Only a year ago, JP Morgan - which has a 75-member research team for emerging markets - was level pegging with Morgan Grenfell, part of Deutsche Bank. But now it is dollars 85bn ahead, followed closely by Salomon Brothers, which also trebled its turnover to dollars 154bn. US traders' spectacular performance was helped by the enormous interest suddenly shown in the market by domestic investment institutions such as pension funds.
Of course, turnover is not always proportional to profitability, especially in a market that has ballooned from dollars 400bn to dollars 1,600bn in a year. Institutional investors did well but dealing spreads for traders narrowed sharply at the commodity (ie Latin American) end of the market.
Morgan Grenfell made up for some of its lower-volume growth with a nice line in specialities such as Russian and Bulgarian debt, where dealing is more profitable but turnover lower than with Latin American debt.
Will last year's boom be this year's bust? The entire market felt a chill wind in February, so that after a 40 per cent rise in 1993 it was off 12 per cent by this month, with rumours that some big traders had lost a packet.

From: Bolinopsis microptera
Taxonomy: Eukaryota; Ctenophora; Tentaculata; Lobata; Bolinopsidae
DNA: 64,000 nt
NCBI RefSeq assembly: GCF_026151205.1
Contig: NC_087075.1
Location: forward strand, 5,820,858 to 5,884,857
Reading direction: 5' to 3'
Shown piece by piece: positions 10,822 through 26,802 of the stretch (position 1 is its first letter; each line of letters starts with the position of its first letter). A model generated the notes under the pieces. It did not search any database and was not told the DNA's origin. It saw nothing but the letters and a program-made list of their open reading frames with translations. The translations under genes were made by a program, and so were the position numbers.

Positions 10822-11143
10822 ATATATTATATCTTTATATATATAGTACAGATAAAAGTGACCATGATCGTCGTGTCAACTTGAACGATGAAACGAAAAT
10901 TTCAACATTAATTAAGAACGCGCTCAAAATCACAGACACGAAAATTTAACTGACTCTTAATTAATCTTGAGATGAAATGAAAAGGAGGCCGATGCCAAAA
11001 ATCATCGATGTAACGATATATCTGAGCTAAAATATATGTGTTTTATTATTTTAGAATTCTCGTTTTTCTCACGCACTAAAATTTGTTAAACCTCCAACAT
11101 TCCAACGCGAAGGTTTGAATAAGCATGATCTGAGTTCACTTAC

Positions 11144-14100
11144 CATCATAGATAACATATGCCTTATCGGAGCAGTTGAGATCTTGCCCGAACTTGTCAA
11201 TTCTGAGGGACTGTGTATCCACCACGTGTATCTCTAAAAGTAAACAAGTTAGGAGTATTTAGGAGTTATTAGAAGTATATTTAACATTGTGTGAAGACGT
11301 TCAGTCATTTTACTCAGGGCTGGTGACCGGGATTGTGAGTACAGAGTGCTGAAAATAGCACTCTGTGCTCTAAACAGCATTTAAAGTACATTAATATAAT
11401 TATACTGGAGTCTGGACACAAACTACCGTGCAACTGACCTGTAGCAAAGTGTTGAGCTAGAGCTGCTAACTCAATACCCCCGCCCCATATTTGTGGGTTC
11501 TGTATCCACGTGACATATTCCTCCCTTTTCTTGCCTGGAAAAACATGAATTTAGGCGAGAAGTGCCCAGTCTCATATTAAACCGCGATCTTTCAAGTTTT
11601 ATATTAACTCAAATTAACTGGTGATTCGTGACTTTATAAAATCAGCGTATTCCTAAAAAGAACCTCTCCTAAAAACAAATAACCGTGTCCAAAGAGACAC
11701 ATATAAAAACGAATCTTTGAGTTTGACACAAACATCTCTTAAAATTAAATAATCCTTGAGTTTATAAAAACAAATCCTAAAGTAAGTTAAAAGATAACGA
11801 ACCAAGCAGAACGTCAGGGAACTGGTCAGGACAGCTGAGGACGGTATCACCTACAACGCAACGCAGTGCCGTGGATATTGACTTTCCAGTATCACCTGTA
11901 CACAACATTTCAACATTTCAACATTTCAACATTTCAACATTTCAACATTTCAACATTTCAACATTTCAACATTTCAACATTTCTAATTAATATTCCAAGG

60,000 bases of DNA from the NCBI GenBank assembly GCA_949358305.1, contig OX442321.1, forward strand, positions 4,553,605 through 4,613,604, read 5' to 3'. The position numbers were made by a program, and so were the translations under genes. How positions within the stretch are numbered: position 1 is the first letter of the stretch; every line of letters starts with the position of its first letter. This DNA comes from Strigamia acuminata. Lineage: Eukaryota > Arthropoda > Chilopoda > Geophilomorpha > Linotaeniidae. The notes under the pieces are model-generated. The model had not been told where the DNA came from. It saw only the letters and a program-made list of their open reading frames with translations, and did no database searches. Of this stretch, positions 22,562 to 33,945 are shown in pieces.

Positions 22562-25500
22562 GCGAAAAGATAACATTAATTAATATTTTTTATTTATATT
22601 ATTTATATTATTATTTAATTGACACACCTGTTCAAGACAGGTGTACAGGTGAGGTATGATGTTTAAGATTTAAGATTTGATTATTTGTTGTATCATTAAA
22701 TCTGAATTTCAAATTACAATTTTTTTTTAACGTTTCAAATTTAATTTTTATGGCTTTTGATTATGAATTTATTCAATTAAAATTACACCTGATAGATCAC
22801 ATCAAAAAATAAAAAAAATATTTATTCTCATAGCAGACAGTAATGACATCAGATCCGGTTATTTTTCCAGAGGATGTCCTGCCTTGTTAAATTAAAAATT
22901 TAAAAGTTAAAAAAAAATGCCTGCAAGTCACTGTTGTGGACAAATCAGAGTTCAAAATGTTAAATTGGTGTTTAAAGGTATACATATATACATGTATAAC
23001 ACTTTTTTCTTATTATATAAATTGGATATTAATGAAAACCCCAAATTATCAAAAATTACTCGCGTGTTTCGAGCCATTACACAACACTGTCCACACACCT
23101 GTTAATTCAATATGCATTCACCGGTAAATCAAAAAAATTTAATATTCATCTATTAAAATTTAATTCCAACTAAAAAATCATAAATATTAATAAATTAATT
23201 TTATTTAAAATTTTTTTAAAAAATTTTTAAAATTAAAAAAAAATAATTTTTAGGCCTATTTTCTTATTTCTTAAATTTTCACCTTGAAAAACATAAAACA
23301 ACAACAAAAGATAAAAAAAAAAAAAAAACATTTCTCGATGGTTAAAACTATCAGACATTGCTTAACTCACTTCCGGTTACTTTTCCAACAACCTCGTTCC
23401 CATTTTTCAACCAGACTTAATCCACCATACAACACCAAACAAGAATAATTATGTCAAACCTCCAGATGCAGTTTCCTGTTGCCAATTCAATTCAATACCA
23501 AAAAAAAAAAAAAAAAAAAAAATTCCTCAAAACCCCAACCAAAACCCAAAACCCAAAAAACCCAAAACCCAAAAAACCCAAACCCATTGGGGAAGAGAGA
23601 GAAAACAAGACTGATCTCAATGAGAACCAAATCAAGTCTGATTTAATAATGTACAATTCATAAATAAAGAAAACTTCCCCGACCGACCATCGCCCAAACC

But this is not a uniform market. Brady bonds - deep-discounted paper linked to US Treasury bonds and issued in exchange for bank debt - have been tracking the US long bond ever more closely.
Other emerging-market debt can be far more volatile, especially the so-called 'exotics'. These are the no-hopers such as Sudan and Liberia, the traders' equivalent of penny stocks, where enormous gains have been made in the bull market. It would be rash to bet on a repeat this year.Reuse content